Crispin does indeed, at times, want to be told how to be. Rules are wonderful protection from “the terror of freedom.” But then again, if there’s anything she fears as much as marrying a Midwesterner or living in a commune, it’s being limited. And seemingly everywhere she looks, she sees people hemmed in by their allegiances. Crispin does not want to be among the “women in athleisure-wear pushing baby strollers to optimize their footstep count for the day,” or those who buy “economy-size bags of Ruffle’s potato chips from Costco” and are into mall fashion. She has little patience for a “twenty-four-year-old Gemini who had recently discovered Marx,” grad-school leftists, and “the twenty-two-year-old with avant-garde bangs who works in a gallery in Berlin and has never had a conversation longer than a coffee order with someone who does not self-identify as an artist or a curator.”

This habit of turning people into caricatures can be an annoying tic, but it is also flush with energy. Crispin is hard on all these “types” of people; she is perhaps hardest on herself. In a chapter discussing goddess worship, Crispin takes care to disparage the “white girl in an ashram” type, who “decorate[s] her apartment with one Shiva, one Buddha, one Mary.” She then announces, “Yes, I have a Virgin Mary in my home, thank you for asking,” as well as “some Islamic calligraphy,” “crystals and minerals that were gifted by the spiritual and the superstitious, and a few I bought myself because they look nice,” and “peacock feathers to represent the goddess Juno.” 

A long-running theme of Crispin’s work is her exhaustion with people “who think they know the ideal organization of the world.” Crispin counts the abolitionist John Brown—who she was taught to revere for what she now sees as his myopic, self-important martyrdom—among their ranks, along with “socialists, leftists, [and] people younger than me,” who address everyone else in the imperative mood about how they should be “speaking, thinking, reading, fucking, spending money, dressing.” But she allows us to wonder whether she might, in some sense, be jealous—these people know what they want. With regret, she recalls that her political and religious education was wonderfully effective at teaching her about all the “things I should be against”: “homosexuality, abortion, premarital sex, gun control, mercy.” Now in middle age, she finds that she was never “instilled with an understanding of how to support something.”

She tries, though, primarily by lauding an archetype she names “the cosmopolitan.” A cosmopolitan, she explains, is someone who “is accepting and enthusiastic about the multiplicity of ideas, beliefs, modes of being, ways of living, gender expressions, and breakfast foods available in the world.” Someone who doesn’t “see an unspoiled prairie and fantasize about building an artists’ retreat for burned-out Brooklynites there.” Crispin knows such people—she says she has met them “in dive bars in Lawrence, Kansas, and in tavernas in Athens, Greece,” and that “they’ve been my bosses and people I’ve met in passing”—and perhaps they are indeed tolerant without being tolerant of evil, accepting without being xenophilic, moral without being sanctimonious, perceptive without being judgmental, but they remain abstract to the reader. As in the conclusion of Why I Am Not a Feminist, Crispin offers a number of generalities, recommending that we build a world of “flourishing” (another great thing about cosmopolitans: they “assist in creating an environment where flourishing is possible”) and tend life like a garden, learning “how to repair soil.”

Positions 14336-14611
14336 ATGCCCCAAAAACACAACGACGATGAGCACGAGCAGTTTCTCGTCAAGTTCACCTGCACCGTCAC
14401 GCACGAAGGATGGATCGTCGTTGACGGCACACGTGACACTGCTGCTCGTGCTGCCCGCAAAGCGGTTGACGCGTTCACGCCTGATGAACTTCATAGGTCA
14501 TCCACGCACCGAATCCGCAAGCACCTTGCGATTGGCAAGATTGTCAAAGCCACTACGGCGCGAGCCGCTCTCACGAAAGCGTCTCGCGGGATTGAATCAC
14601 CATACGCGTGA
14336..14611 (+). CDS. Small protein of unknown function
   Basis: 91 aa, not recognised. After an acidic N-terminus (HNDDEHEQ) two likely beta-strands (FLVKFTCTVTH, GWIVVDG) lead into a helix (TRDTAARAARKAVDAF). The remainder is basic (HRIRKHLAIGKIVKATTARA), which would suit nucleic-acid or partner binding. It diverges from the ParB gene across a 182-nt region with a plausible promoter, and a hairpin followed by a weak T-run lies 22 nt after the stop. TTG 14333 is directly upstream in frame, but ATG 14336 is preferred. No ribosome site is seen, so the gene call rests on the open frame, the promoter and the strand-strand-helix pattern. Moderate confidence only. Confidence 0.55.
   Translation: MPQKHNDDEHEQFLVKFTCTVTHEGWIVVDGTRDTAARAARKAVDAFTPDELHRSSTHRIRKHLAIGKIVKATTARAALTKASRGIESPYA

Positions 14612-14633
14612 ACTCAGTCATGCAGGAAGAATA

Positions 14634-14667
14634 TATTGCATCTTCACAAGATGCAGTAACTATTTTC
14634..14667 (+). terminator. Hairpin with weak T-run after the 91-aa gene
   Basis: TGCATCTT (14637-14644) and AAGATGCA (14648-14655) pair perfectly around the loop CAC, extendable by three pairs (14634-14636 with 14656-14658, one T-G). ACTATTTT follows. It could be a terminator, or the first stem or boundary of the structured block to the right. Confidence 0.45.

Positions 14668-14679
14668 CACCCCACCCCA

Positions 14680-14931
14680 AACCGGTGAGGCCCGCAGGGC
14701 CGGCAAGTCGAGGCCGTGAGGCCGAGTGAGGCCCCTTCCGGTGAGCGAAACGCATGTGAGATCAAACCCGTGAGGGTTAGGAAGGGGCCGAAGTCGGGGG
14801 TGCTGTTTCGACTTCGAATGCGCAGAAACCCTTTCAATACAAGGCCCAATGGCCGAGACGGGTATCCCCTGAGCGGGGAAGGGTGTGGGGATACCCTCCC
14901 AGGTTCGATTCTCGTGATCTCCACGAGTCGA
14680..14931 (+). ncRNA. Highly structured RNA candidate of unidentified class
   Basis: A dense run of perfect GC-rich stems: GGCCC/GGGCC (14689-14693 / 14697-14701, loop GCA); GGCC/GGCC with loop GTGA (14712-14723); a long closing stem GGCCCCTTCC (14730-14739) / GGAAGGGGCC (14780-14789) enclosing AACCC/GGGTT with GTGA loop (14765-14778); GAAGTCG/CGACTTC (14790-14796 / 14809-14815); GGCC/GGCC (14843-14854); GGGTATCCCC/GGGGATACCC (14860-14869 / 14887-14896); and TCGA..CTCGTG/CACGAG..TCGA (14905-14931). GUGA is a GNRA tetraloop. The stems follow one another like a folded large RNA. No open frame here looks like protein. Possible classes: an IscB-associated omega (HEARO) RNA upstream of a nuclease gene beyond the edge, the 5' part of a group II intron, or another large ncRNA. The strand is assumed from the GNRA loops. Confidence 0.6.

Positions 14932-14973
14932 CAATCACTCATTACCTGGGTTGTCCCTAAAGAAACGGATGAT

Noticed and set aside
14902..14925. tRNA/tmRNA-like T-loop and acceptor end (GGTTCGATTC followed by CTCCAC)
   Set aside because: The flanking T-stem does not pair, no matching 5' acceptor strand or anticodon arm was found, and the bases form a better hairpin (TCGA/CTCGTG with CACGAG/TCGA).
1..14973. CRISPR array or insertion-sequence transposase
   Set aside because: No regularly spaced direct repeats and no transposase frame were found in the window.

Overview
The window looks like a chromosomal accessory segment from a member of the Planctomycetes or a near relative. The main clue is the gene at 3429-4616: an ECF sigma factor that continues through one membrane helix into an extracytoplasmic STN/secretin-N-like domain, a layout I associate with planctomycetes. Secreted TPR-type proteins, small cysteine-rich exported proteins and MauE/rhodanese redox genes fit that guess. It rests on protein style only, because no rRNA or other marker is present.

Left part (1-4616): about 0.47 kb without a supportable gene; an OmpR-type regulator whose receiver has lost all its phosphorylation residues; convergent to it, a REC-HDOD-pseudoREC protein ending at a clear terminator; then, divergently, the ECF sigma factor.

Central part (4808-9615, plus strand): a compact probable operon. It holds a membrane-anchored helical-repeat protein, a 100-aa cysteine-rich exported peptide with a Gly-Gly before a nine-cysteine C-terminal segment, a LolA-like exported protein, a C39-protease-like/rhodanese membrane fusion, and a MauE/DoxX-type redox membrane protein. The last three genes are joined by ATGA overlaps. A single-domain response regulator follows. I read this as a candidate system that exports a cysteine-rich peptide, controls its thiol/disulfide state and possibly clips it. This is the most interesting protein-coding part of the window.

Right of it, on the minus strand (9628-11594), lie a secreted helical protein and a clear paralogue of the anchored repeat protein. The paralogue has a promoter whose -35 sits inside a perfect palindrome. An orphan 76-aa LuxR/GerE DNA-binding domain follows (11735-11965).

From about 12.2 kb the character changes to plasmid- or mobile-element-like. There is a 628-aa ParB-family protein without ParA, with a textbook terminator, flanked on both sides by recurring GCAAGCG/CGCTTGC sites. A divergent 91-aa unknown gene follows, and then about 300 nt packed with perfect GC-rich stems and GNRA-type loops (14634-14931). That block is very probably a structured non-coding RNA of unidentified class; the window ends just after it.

Crispin is best when she returns to the particulars, like her anecdote about a trip she made from Kansas City to Chicago to see a witch. “It was a love spell I wanted, of course,” she writes. When the witch takes out “a wedding cake candle, with a cute little groom and a cute little bride in white holding hands” and asks if she may use it, Crispin agrees. Or rather, she replies, “It’s fine.” It’s a vulnerable moment, and a thrilling one. When Crispin says yes to the wedding candle, does it make her the marrying kind? This could be a “gotcha” moment, evidence that Crispin was wrong about herself all along—or, when she does indeed get married, four months later to a man she meets on Tinder, that she’s some kind of hypocrite. That might make a good story, but it wouldn’t work on Crispin. “I distrust a good story,” she writes. A more generous read might see in Crispin a woman who, in saying “it’s fine,” is trying to be fine, even if it means sometimes living in contradiction, sometimes borrowing against one’s principles. The reward of reading Crispin’s book is commiseration, sharing her shame at wanting to want something different, but sometimes just wanting. 

Elizabeth Barber is a journalist in the Midwest.